Bringing vision to greenfield developments

Rather than thinking about place brand, place makers should focus on place experience, according to placemaking, branding and property marketing thought leader Andy Hoyne.

Hoyne spoke about the challenges and opportunities of place branding for greenfield developments at Place Branding Australia 2024.

It might seem like a contradiction for a place branding expert, but Hoyne is the first to throw place branding orthodoxy out the window.

In fact, he hates logos and admits his personal opinion is that brands suck.

Andy Hoyne addresses Place Branding Australia in Sydney on June 12, 2024.

“I really dislike being marketed to. It really pisses me off,” he told attendees last week. “I don’t wear brands, I don’t wear logos, I don’t like them.

“Forget about place brands, think of place experiences that we can use brand as a lever to pull people together and help connect them.”

“For me its about what can I do to engage people? How can I take people on a journey and how do I help people build or grow a sense of pride in a place when maybe it doesn’t already exist, yet it should.”

Forget about place brands, think of place experiences that we can use brand as a lever to pull people together and help connect them.

Andy Hoyne

Brands, Hoyne says, are much more than logos. Rather, they are living, breathing things.

“They need to move. They need to come alive. They need to have a personality.

“So how do you make sure you’re building something that moves, evolves, engages and talks to a multitude of audiences?

“How do you make sure that people who are actually thinking about whether this could be right for them find a hook, a meaning, that touches the way they see their future. “

Don’t even start with authenticity

Another of Hoyn’e pet hates is authenticity.

“You are never, ever allowed to say that you’re authentic, because it instantly means that you’re not. Someone else can say you are, but you can’t say it,” he says.

Place branding is something Greenfield developments do a really bad job of, Hoyne told the conference.

 Hoyne’s place economy consultancy is currently working on around 10 master plans that he says will see empty paddocks become thriving residential centres in the next ten to 15 years.

These include New Epping on the fringes of Melbourne, which will transform a former 51-hectare quarry and landfill site into a $2 billion mini city and home to 30,000 people.

The generic trap

One of the biggest pitfalls for greensite developments is being  too generic, he says.

“To brand a place, you need to understand, how does a community want to see itself, how does it see itself? How can you reflect that back?

“A greenfield place brand, or a greenfield place opportunity, is often literally just a big damn paddock, and it could be a paddock as far as the eye can see.

“So people sort of hang on to these sort of cliches, this idea of happy families. And what does every logo look like? It’s a tree or a leaf. Government does it, and developers do it. We see it everywhere we go.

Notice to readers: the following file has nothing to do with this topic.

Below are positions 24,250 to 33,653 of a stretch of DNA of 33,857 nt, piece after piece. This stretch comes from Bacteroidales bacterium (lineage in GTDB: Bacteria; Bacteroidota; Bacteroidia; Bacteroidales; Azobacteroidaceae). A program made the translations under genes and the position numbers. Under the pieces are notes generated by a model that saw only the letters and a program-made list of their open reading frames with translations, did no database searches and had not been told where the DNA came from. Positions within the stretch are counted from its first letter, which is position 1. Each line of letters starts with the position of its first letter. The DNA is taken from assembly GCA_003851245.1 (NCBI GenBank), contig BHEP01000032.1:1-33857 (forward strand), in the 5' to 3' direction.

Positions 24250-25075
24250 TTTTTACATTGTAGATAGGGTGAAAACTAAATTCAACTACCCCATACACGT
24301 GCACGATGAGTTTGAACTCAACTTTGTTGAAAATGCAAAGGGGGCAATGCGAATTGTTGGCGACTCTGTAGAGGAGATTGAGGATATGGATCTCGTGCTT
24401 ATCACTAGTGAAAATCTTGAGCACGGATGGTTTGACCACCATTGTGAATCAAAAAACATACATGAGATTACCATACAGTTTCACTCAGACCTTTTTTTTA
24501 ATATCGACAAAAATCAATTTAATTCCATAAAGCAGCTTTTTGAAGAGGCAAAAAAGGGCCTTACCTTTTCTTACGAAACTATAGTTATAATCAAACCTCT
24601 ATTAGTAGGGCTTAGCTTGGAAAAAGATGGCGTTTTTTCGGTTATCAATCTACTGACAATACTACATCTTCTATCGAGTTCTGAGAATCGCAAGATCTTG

“But does it really depict what we want the future to be? It might be what it is today, but our job is not always to display what is there today.

“Our job is to inspire what is to come tomorrow, how we will create a future economy, how we would create a point of difference, how we will create desire to choose one option over the other.”

Clear vision essential

 Hoyne’s view is that it’s important that any branding initiative starts with a clear vision – and that doesn’t mean a bunch of words on a page. It also doesn’t mean a housing affordability race to the bottom.

“It’s not just a narrative, but digging deep to figure out what is the strategy that will actually make this place compelling,” he told attendees.

“What’s the DNA, what are the ingredients, what are the experiences, what are the types of schools, what are the typologies of housing? Who are going to be the employers? What sort of economy will we create? Will there be public transport? What unique geography or assets can we draw on?”

In this way, vision precedes branding.

“Rather than thinking about the place brand, we always need to think about the place experience. Because once we resolve that, the place brand becomes easy, it’s just an execution. We’ve actually done all the heavy lifting. We just need to figure out what goes next.”

Central to this model of marketability is the notion of creating future ideas about a place that haven’t existed before, Hoyne says, and activating early.

“Don’t wait to let things build in five years and three years. Do little things today. Do little proof points and actually show what’s coming. Get people excited with a little piece of the action. Get them to see what the future looks like.”

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